They’ve heard the complaints. They’ve heard the rumors and innuendo. They’re listening, GBRA officials said late this week.

The Guadalupe Blanco River Authority, which has been accused of selling out the people affected by its plan to open flood gates of four remaining dams in the Guadalupe Valley lakes system, is working to do what’s best for the community in the long run, said Charlie Hickman, GBRA executive manager of engineering.

Even though the income GBRA earns from the hydro-electric dams doesn’t warrant keeping them active, he said the authority has no plans of abandoning them, the lakes or the community.

“We’ve been spending three years and a lot of money on engineering firms,” he said. “We feel we’ve done our due diligence in coming up with the right recommendation for the future of the system.

“Whether or not the hydro continues, we’re, right now, spending money on engineering. That shows that we are committed to working together on the solution.”

The solution

The solution GBRA has come up with includes a plan announced last month to dewater Lake Gonzales starting Sept. 16. From there Meadow Lake will be dewatered, followed by Lake Placid and culminating near the end of September with the emptying of Lake McQueeney.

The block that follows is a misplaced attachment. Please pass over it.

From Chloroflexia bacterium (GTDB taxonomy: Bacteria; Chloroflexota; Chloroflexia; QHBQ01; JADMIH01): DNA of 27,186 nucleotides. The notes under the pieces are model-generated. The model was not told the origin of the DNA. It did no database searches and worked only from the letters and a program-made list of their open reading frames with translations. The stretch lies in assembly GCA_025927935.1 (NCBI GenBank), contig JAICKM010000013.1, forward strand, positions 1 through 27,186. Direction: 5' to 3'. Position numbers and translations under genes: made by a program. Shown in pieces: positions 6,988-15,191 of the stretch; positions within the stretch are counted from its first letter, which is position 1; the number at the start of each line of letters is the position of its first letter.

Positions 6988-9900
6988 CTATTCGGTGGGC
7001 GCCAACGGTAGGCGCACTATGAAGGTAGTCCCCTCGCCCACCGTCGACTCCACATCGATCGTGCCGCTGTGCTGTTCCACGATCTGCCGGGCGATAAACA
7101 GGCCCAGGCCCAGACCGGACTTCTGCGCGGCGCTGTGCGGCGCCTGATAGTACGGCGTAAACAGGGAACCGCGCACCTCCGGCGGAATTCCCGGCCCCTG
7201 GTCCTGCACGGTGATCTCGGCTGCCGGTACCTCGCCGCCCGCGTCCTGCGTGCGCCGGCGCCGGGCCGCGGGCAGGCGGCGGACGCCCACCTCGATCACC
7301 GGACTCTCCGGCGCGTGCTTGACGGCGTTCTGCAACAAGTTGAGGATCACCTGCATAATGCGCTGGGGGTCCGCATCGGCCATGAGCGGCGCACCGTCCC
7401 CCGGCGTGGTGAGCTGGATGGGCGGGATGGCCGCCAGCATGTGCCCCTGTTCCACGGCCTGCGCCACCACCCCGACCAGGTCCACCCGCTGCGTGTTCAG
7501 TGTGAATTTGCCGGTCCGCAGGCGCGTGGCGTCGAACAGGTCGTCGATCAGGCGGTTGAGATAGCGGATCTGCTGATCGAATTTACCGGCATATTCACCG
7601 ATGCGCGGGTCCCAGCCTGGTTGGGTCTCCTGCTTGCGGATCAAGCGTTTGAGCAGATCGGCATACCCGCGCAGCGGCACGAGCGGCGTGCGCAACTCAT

General Manager/CEO Kevin Patteson said the move is needed to protect people and property on the lakes in the event spill gates at the almost 90-year-old dams might fail.

Safety concerns heightened after a spill gate failure in 2016 on Lake Wood and one in May at Lake Dunlap, he said.

The move follows recommendations from an engineering firm and after receiving architectural designs for a nearly $180-million overhaul of the dams. In the current plan, the water authority would have contractors replace all of the spill gates — a total of 15 — at each of its six hydro-electric dams in the system, Hickman said.

Repairs are scheduled for the actual dam structures to help bring them into compliance with modern safety requirements, he said. The $180 million price tag also includes adding a permanent dewatering system to help with repairs and maintenance of upstream sides of the spill gates, Hickman said.

“If you want this to be a 50-year solution, you need to address not just the spill gates but the dams themselves,” he said.

The dams appear to be in pretty good shape as far as the authority can tell. 

“We have identified some work that needs to be done to concrete within the spill ways. Those costs are included in that estimate.”

GBRA officials looked at three types of spill gate dams in its research and settled on ones called hydraulic crest gates, Hickman said.

Hydraulic crest gates consist of a single gate leaf made of steel and are common in modern dam design, Hickman said. Hydraulic cylinders control movement of the gates giving them the ability to lower and rise independent of river conditions, he said.

A bear trap gate is of an older design consisting of two gate leaves made of many steel and wooden parts. Water pressure helps raise and lower them, making them dependent on river conditions, Hickman said.